William says 30 March 2016 at 10:38 Good thinking. Laddering a roster of those instruments might alleviate the liquidity somewhat… Reply

Steve says 01 April 2016 at 13:12 Ya. I do this. It takes a while. You have to ladder slowly because of the withdrawal rules. The advantage I see with this approach is that it allows you to build a conservative portfolio if you want. I follow Graham’s 50:50 rule on investments (outside of ROTH, 403B, and 529 options). So I currently have 12K in conservatively funded stocks and 12k in i-bonds. This grows by a couple of thousand in each account each year. Very slow. Boring. But I do think that one emergency people rarely think about is the upside advantages of having cash to hand should a bear market roll around. The twelve month efund seems like a good rule of thumb here, with notionally the idea that should a good buying opportunity come along, then 6 months could be used for a quick Vanguard purchase or the equivalent of full market funds. I know it is a conservative option, and others would say I’m sitting on gains/speculating, but 24K invested in this way does make some money. It provides me peace of mind by not being exciting. It grows. Not a lot. And I’m taking advantage of the other investment opportunities that are out there for someone in my income range. The i-bond rate right now is 1.65% for most six month increments. Reply

Elizabeth A says 30 March 2016 at 06:51 I have been looking into online high yield savings accounts and ran across IRA CDs which have a 2% interest rate when you choose a 60 month term. For me that would be the way to go if this doesn’t effect how much you can put in a ROTH IRA. However, I cannot find much real information about IRA CDs and if they are any different than a regular CD other than offering better rates. Does anyone know? Reply

Mark Nelson Jr says 30 March 2016 at 07:42 I think you’re mixing two different tax treatments with regard to how Roth distributions are taxed. The rules you listed aren’t the Roth distribution rules, they are the rules for withdrawing from a TRADITIONAL IRA with non-deductible basis. With a Roth IRA, distributions ALWAYS come from contributions first, then conversions, then earnings so there would not be tax or penalty in your scenario. Everything else I agree with though. Reply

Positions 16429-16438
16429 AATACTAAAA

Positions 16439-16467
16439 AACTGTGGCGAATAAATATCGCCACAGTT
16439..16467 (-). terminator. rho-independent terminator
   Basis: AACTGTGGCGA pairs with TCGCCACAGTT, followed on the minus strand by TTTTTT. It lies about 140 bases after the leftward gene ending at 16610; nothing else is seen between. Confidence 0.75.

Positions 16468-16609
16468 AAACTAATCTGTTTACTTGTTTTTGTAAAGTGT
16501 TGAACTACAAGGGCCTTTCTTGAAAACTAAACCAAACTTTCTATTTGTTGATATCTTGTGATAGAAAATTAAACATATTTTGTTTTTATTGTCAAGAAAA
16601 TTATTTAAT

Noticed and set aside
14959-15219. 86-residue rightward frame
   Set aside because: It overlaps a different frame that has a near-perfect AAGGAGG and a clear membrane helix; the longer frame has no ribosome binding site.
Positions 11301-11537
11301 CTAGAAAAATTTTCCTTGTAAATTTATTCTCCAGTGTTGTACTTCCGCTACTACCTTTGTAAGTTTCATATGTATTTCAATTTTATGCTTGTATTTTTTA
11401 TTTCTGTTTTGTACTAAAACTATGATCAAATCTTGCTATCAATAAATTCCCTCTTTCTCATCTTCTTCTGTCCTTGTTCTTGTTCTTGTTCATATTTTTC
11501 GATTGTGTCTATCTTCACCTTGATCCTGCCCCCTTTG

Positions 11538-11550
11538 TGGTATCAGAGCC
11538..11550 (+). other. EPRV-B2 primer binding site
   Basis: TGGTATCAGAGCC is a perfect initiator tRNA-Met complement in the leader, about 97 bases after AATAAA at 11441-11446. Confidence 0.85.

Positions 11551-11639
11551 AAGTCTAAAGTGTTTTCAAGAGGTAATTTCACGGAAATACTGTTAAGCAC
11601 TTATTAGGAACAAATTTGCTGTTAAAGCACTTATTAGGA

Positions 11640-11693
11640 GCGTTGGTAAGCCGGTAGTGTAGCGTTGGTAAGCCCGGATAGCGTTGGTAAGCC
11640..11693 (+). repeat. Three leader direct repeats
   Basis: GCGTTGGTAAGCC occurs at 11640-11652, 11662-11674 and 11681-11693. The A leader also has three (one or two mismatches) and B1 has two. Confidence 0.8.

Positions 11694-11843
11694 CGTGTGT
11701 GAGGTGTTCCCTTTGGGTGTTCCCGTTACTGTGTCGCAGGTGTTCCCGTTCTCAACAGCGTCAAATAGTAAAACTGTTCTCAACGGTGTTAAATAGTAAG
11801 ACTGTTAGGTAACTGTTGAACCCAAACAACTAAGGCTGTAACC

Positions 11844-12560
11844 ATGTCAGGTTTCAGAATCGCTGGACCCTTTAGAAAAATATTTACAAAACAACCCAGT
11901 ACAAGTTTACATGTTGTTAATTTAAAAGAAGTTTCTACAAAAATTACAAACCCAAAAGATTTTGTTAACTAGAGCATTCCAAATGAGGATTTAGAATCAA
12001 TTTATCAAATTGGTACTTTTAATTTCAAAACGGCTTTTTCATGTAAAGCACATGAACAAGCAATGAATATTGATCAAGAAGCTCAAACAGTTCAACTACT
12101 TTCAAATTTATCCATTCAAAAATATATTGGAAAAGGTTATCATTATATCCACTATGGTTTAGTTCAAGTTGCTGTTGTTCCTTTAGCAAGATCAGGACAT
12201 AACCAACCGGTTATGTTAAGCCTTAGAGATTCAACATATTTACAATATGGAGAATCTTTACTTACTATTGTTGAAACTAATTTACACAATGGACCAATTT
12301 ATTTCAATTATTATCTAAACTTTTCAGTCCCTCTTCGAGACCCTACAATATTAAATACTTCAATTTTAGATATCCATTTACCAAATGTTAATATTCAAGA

William says 30 March 2016 at 10:37 I am not a tax expert — I interviewed a professional with more than 30 years’ experience, and those were his opinions. However… it still leaves the main point: there are better places to save your emergency fund than a Roth IRA. The layered approach (cash, prepaid card, savings & CD) offer more safety and more liquidity, and don’t expose you to the risk of the tax guillotine preventing replenishment or having to sell at a loss. (If you think about it, the likelihood of needing money often coincides with a recession… when the value of the Roth IRA might be at a low point.) And, of course, you will always still have the Roth IRA as the final layer, for when the emergency is that big and that bad. The point was just to mention that there might be a better place to save for your emergency fund than to blindly pile it all into your Roth IRA… Reply

Ginger says 01 April 2016 at 11:02 Except the reason for putting your EF in your Roth is if you DON’T have enough funds to save for both. If you only have $5500 to save per year, should you save part for retirement (in your Roth) and part for your EF (in a savings account etc like you recommend) or should you max out your Roth knowing that if there is an emergency you can pull from your Roth without a penalty as long as you have had the account for five years? The obvious answer, as Ms. Orman knows is to max out the Roth. Basically your entire has a flawed biased and you should read your own sources before publishing. Reply